Angeliki Pantazatou1, Olga Apostolou1, Ioannis Deliolanis1, Georgios Maropoulos1, Athanassios Priftis2, Athanassios Tsakris2, Joseph Papaparaskevas2

1.Department of Microbiology, “Laikon” General Hospital, 11527, Athens, Greece

2.Department of Microbiology, Medical School, National and Kapodistrian University of Athens, 11527, Athens, Greece

Ceftaroline fosamil is a novel cephalosporin active against methicillin-resistant Staphylococcus aureus(MRSA) and multidrug-resistant Streptococcus pneumoniae(MDRSpn). The aim of the present study was the evaluation of the compound against MRSA isolates from blood and complicated skin and skin structure infections (CSSSIs), the comparison of the current CLSI and EUCAST MIC interpretation guidelines, the evaluation of the disk-diffusion method for susceptibility testing,and the investigation of the underlying mechanisms in borderline and/or resistant isolates. A total of 329 MRSA isolates were included in the study. Ceftaroline MIC range was 0.064 – 4 mg/L. MIC50 and MIC90 were 0.5 and 1 mg/L,  respectively. Three isolates exhibited MIC = 4 mg/L, and were considered as resistant using the CLSI guidelines M100 28th Ed., whilst 15 more isolates exhibited MIC = 2 mg/L and were considered as intermediate. All these 18 isolates were categorized as resistant using the EUCAST guidelines v7.1, but using the updated EUCAST guidelines v8.0, the categorization fell in accordance with the CLSI ones. Disk diffusion (DD), according to EUCAST v7.1, resulted in very major errors at 0.3%, and major errors at 5.2% (among isolates exhibiting MIC = 1 mg/L); using the updated guidelines v8.0 the major errors rate decreased to 1.5%, but were replaced by minor errors at 3.0% rate. SCCmec typing revealed mainly the Ν146Κ, Ε150Κ and H351N substitutions. Ceftaroline has an excellent in vitroactivity against MRSA isolates from blood and/or CSSSI. The updated EUCAST guidelines amended the discrepancies that were detected regarding the categorization of isolates exhibiting MIC = 2 mg/L and the DD major errors.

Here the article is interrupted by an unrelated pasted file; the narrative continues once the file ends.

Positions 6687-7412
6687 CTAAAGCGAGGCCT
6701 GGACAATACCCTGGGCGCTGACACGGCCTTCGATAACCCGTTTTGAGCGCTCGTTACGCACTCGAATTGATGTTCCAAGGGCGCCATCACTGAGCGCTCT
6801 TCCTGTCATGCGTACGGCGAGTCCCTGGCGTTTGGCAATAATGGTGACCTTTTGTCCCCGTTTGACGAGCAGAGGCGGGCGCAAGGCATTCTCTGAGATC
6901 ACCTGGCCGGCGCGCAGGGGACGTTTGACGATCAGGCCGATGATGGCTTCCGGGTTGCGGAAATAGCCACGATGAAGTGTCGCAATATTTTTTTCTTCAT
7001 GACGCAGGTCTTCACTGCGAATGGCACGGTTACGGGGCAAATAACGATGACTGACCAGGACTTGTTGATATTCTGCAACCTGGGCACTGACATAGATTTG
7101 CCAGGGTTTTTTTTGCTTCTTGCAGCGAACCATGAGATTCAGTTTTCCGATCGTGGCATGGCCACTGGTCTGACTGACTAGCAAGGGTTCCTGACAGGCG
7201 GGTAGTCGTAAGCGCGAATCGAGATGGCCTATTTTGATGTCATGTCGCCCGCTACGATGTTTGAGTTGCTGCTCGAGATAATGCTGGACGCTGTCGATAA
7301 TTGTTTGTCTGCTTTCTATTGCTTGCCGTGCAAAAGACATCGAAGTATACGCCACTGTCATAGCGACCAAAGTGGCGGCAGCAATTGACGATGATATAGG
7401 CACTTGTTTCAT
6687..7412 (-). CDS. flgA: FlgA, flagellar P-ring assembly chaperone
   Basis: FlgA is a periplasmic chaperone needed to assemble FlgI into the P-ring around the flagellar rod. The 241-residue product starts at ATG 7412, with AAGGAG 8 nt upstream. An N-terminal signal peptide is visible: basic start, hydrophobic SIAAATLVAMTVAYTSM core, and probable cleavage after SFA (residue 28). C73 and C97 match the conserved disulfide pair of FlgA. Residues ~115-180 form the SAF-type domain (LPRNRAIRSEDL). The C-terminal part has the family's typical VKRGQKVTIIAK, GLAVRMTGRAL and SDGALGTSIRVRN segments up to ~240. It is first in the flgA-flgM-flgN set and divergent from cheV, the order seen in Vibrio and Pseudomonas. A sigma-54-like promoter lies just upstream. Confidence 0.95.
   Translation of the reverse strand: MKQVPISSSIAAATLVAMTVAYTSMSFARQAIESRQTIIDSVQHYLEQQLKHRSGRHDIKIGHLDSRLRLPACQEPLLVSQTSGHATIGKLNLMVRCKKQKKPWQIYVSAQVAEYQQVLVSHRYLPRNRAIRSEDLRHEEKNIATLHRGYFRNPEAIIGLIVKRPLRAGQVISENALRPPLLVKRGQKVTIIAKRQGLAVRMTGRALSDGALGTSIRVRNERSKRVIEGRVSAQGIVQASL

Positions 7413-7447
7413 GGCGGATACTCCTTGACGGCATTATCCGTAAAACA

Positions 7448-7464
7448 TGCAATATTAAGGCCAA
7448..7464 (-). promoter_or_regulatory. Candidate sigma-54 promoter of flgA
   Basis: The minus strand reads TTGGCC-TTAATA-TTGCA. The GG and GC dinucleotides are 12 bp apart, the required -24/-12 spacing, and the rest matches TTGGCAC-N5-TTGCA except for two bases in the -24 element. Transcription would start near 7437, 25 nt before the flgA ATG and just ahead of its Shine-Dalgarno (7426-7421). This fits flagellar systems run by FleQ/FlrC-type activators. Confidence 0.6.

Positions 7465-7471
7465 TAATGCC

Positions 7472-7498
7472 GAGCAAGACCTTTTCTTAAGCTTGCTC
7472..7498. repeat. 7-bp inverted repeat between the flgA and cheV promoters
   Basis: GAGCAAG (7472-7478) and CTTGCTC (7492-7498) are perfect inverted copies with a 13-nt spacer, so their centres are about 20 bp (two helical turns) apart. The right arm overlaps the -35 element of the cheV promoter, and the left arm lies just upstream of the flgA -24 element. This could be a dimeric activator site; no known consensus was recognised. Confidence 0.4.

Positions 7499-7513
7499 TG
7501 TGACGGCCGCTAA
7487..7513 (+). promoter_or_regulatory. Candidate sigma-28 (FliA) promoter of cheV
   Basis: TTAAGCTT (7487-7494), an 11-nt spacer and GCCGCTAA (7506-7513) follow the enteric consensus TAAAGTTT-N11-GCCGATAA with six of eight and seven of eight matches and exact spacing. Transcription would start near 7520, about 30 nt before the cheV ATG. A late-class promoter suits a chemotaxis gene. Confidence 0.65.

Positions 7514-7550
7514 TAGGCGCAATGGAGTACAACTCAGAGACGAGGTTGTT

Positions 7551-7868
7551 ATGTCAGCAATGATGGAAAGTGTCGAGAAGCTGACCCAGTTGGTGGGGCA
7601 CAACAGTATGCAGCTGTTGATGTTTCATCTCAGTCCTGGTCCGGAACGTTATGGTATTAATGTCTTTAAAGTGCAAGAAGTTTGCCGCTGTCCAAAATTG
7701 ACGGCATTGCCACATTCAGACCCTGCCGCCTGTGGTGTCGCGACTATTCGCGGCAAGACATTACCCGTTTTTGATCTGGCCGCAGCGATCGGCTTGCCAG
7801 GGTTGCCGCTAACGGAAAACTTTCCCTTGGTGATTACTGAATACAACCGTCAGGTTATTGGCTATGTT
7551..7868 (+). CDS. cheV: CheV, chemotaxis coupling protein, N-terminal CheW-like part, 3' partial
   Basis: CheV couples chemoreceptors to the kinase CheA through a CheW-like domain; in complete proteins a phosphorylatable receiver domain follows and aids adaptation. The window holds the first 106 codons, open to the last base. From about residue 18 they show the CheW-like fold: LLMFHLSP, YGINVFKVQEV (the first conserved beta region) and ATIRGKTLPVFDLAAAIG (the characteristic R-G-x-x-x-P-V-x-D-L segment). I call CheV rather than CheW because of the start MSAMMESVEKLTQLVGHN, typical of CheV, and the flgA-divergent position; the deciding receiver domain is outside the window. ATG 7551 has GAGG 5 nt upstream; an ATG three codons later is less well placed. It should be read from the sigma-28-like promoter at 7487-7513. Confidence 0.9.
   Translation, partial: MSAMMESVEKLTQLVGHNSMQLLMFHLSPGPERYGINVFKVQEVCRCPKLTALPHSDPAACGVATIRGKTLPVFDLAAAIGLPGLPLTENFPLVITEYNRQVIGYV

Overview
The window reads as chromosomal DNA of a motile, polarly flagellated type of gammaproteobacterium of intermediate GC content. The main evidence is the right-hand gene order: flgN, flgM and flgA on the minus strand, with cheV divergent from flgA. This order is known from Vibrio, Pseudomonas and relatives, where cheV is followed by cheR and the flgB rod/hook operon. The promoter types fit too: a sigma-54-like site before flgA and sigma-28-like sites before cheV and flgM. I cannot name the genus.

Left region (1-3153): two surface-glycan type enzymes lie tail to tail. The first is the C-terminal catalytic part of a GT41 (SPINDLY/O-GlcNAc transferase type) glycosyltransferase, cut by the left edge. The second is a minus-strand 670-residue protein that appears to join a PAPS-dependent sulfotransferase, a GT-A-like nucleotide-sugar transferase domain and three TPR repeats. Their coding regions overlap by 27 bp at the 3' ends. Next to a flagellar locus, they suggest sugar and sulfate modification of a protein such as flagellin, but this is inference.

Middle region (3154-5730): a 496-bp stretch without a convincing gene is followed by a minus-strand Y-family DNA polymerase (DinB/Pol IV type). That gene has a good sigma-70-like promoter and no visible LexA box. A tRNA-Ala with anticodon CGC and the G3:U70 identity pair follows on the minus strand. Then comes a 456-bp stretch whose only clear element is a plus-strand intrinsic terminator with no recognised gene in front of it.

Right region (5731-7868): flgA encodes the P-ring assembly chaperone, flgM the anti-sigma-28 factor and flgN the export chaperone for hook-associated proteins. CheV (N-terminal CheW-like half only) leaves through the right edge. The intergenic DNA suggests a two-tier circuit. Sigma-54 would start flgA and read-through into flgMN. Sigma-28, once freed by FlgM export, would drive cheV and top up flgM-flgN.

Key words: Ceftaroline, Staphylococcus aureus, Minimum Inhibitory Concentration, EUCAST, CLSI